#ToteChallenge: Students investigate the problems caused by plastic shopping bags, then propose solutions they can take to address the problems. They brainstorm uses for plastic bags and design a reusable shopping tote out of an old T-shirt using engineering, problem-solving, creativity, and communication. They take action for the common good by using and sharing their homemade totes and by educating the community about problems and solutions to the plastic bag crisis. 

At the beginning of the year we get to create our classroom community. We get to decide how we will learn and grow and play with each other for the rest of the year. This is a new beginning for all. As we start to decide what kind of classroom community we are going to be, we begin by thinking about the importance of the words we use with each other.

Building a caring and inclusive classroom begins with an understanding of where students are at not just academically, but emotionally. Many students today have been exposed to adverse childhood experiences that affect their ability to regulate their emotions. By teaching children positive behavior and self-regulation, teachers can help improve outcomes for all students. This lesson will introduce students to mindful activities and the use of gratitude journals.

In this lesson, the students learn to use their voice to say something to make the world a better place. This is an opportunity to demonstrate and feel the impact of kindness, inclusion, and listening on a caring community. Students learn from a community helper about the needs they observe in the community. They make and donate a "calming box" so the tool may help youth calm themselves. Use this at the beginning of the year to set a tone and learn skills of effective language that are good for all.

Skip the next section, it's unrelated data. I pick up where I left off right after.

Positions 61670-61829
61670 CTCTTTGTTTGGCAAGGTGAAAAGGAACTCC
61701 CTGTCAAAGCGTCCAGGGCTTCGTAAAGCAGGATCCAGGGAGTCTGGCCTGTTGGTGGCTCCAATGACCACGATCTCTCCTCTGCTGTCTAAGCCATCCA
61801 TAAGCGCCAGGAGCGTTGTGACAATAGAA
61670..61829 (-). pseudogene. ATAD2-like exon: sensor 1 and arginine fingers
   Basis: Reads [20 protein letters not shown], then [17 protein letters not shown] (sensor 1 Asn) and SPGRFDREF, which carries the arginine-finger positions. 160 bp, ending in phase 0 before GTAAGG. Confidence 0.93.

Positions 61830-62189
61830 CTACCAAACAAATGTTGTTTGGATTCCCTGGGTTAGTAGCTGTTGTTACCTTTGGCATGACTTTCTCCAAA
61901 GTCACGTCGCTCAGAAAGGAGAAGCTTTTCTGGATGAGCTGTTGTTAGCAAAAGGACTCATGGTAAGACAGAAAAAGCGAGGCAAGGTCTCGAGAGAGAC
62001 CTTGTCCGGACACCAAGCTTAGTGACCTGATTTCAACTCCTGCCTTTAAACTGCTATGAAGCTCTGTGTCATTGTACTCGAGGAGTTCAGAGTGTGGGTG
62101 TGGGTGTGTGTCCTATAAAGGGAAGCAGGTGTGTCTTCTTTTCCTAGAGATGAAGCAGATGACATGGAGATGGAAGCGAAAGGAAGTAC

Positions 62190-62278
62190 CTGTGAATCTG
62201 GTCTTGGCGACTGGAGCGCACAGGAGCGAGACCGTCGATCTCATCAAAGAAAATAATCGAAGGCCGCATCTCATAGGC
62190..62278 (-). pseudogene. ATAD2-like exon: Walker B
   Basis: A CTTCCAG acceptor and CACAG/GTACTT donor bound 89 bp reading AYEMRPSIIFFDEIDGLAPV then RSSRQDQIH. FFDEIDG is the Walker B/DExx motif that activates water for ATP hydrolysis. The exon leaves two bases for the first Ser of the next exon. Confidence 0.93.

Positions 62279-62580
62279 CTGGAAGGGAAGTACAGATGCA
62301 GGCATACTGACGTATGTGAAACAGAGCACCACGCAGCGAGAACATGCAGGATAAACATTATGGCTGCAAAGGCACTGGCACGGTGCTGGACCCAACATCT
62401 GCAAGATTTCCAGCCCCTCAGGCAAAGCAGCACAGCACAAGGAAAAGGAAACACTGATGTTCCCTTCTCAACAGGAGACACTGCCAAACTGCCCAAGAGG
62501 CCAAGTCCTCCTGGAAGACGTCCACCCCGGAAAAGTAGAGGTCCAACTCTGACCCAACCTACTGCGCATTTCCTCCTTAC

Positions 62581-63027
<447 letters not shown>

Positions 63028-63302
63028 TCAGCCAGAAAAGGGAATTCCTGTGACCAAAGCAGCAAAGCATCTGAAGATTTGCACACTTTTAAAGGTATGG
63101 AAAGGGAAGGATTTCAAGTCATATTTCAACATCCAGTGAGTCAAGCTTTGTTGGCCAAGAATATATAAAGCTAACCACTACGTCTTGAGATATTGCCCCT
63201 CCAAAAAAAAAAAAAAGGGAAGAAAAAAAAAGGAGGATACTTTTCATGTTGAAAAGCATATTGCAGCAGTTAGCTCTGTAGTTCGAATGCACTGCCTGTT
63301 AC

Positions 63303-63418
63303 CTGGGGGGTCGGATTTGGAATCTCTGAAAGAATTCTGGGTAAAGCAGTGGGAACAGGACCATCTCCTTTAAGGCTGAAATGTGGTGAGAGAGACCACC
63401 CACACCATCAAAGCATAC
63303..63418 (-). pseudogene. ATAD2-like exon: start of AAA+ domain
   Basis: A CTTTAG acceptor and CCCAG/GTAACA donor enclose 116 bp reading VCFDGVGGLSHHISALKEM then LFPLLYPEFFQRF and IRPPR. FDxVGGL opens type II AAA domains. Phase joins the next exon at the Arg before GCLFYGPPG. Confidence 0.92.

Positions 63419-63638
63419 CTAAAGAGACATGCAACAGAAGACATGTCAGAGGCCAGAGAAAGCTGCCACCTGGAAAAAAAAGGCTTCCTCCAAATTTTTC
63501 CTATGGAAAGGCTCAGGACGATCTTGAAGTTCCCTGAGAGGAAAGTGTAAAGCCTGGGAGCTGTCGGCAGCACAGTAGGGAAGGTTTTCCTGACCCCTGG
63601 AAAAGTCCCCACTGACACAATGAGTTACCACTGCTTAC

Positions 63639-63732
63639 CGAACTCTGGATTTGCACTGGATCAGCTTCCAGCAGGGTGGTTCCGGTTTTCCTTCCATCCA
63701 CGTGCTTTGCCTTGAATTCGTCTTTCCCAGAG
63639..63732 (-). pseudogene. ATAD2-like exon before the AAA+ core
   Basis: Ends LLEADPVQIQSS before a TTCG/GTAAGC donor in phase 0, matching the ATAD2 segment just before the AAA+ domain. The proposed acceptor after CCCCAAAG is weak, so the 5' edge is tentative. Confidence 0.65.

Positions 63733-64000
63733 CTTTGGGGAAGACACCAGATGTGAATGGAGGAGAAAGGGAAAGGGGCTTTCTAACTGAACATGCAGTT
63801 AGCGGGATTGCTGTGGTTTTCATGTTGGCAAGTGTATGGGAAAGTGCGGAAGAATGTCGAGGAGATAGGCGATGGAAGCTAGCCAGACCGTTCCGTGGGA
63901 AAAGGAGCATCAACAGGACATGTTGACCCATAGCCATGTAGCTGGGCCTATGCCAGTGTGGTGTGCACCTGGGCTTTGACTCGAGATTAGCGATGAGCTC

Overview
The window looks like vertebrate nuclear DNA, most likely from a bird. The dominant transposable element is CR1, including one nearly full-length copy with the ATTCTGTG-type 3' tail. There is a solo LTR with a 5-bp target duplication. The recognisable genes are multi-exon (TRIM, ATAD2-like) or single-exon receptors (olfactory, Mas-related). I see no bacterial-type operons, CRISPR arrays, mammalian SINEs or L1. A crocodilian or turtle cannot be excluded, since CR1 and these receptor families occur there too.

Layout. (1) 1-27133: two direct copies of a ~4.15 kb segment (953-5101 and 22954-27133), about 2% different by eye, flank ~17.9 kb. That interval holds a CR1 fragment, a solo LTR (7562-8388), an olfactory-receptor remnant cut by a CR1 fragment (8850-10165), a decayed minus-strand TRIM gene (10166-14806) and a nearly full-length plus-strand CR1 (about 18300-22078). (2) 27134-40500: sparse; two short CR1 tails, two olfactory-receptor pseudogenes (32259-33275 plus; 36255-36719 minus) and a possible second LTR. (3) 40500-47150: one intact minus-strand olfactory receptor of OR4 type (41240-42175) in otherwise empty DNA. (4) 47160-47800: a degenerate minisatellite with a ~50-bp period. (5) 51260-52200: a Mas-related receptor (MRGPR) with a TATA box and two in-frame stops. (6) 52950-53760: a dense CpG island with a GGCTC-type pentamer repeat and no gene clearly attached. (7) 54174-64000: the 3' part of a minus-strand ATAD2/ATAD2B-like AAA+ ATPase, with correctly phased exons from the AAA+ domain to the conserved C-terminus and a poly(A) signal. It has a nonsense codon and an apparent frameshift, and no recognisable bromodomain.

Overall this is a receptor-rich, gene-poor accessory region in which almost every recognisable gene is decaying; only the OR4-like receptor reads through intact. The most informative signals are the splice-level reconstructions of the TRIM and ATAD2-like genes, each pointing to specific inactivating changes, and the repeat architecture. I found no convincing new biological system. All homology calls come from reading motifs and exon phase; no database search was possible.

Students examine things they fear and how they feel about them. Then they talk about moving beyond fear by learning more about something. They analyze quotes by Martin Luther King, Jr, about being open and inclusive. They design posters to teach others about what they learned. 

“Today, more than 1 million students are trapped in an education system that wasn’t built for them. That system wasn’t designed to accommodate their disabilities—the kinds of intellectual, cognitive, communicative, and physical conditions ... Many of the public schools they attend rest on the...

Students learn about food choices as needs or wants. They read a book and discuss healthy choices. They discuss why is not always good to have everything you want. They discuss the foods we need to have healthy bodies and minds. Students create healthy food choice plates and share them to encourage healthy eating. Students may choose to share a healthy recipe to donate a cookbook or host a healthy food or recipe drive. 

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